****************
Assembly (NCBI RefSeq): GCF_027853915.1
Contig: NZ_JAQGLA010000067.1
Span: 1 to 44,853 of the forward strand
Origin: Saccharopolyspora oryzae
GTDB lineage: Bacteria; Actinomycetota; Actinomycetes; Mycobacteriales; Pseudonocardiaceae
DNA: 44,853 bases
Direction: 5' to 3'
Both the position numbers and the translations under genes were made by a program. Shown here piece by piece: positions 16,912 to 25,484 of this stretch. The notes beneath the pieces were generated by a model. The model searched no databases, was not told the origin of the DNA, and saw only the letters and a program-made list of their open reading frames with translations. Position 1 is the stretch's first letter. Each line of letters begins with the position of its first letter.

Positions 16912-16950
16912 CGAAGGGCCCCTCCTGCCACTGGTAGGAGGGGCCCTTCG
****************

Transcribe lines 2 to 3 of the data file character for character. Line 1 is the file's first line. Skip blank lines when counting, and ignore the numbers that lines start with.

Contig: NZ_JAQGLA010000067.1
Span: 1 to 44,853 of the forward strand